I’m with you. On the one hand, I don’t want to “see” any more than my neurons can handle, but on the other, there is a strange fascination with thinking about what probably would explode my brain right now. 🤓

    • Citizen Tom says:

      No objective reality? Let’s not make too much of the problem of perceiving reality. Whether evolution fitness has anything to with it only God knows.

      I think the issue comes down to two things: gathering the right information and processing that information in a timely fashion.

      We cannot gather all the information we might want. Our sensory systems don’t have the capacity. Hence, we have developed instruments like telescopes and infrared sensors.

      Our brains are finite. Even if we had perfect sensory systems, we don’t have any way to get our minds to comprehend an infinite number of details.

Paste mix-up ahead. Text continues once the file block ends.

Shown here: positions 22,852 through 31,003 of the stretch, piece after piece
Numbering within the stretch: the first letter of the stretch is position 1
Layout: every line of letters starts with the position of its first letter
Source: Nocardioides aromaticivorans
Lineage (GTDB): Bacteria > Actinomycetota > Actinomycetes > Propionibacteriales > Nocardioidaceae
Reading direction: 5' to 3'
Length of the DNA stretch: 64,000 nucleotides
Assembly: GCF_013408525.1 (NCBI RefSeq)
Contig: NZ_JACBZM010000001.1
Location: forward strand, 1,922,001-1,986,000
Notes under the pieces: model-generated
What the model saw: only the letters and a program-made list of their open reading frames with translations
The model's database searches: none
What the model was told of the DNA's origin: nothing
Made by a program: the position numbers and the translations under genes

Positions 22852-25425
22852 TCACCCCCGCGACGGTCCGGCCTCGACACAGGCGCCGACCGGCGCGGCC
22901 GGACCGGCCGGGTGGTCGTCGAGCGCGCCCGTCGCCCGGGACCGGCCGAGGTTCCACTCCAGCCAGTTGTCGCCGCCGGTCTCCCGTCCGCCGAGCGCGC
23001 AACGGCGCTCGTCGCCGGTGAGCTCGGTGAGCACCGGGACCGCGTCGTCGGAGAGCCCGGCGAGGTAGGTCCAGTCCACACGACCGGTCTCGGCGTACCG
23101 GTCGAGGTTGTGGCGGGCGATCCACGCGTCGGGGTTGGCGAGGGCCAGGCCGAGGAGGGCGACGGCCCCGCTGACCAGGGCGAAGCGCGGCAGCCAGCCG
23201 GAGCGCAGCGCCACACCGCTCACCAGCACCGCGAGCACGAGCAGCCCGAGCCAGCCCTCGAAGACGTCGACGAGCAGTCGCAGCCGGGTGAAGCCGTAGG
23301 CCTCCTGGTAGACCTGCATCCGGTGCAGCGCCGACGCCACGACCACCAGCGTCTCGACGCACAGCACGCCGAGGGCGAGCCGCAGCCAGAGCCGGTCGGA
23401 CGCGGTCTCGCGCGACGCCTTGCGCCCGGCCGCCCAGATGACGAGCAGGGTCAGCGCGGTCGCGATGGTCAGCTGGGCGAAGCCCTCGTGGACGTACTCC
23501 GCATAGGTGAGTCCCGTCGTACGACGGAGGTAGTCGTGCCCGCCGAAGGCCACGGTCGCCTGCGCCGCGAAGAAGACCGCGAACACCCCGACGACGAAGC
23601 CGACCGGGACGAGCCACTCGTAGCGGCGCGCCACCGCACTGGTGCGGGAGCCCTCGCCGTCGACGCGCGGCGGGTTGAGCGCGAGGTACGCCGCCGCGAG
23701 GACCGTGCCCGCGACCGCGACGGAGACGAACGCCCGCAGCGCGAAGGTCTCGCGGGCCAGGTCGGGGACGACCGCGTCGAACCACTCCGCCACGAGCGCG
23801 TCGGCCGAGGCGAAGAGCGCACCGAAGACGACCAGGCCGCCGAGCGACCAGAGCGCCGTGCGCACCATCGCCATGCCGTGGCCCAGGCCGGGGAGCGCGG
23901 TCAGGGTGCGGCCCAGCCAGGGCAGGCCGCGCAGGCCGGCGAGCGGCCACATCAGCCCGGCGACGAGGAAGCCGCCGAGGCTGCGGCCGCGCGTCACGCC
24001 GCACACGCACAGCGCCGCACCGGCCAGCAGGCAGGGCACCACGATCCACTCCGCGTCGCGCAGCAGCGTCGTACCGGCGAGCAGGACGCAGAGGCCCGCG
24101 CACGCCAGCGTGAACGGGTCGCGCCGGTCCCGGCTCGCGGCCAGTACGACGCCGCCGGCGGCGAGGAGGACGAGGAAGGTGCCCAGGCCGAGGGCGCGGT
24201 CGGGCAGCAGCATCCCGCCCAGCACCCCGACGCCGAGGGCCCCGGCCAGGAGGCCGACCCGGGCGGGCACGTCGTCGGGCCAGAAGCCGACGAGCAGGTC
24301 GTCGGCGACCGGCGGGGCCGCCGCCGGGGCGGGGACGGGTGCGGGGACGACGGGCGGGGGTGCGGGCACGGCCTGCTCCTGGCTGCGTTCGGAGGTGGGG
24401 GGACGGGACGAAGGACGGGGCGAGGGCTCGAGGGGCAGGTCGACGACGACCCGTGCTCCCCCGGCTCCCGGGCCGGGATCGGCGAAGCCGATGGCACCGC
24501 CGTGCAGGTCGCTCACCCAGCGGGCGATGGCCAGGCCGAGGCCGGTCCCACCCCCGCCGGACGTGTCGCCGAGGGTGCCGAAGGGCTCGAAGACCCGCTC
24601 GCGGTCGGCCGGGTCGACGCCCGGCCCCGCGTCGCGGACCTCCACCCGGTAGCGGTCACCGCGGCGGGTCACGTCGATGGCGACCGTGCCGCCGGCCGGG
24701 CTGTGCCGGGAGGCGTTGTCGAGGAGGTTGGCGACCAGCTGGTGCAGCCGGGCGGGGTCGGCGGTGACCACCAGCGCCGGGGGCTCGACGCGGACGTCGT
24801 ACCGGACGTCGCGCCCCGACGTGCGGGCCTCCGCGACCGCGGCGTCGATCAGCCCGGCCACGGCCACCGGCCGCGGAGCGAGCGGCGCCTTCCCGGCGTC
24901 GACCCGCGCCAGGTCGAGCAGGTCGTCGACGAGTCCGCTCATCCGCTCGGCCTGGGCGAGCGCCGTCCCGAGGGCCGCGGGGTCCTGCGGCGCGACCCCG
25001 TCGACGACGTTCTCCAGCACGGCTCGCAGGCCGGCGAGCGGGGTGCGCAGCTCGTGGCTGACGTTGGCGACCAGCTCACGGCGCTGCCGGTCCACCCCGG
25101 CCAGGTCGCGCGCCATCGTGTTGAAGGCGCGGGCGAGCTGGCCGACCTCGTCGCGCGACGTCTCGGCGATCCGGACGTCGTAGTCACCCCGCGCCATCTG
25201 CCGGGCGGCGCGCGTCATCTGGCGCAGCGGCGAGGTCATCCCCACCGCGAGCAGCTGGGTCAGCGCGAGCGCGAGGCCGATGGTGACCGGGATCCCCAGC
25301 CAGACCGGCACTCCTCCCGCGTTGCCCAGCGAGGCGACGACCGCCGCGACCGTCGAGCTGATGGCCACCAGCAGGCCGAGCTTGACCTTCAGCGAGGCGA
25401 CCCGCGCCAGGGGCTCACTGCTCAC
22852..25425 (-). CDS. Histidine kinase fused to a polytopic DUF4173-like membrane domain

So, what do we do? Instead of getting an exact understanding of reality, we must form models of reality in our minds. Models? Why “models” instead of “model”? We compartmentalize our lives. It is easier for us to understand and use a bunch of small, simple models than it is to work with one big, complex model.

      What does this use of models mean with respect to “fitness”? Using a model provides the best tradeoff. A good enough model allows us to make a good enough decision when it is needed. Otherwise, we couldn’t make any decisions.

      Science, for example, is about forming models of reality. The scientific method exists to test and validate scientific models. Many of the models we use every day, however, science does not provide the tools to test and validate. So, we spend a lot of time talking to each other comparing results.

      • jim- says:

        Hi Tom. How are you doing?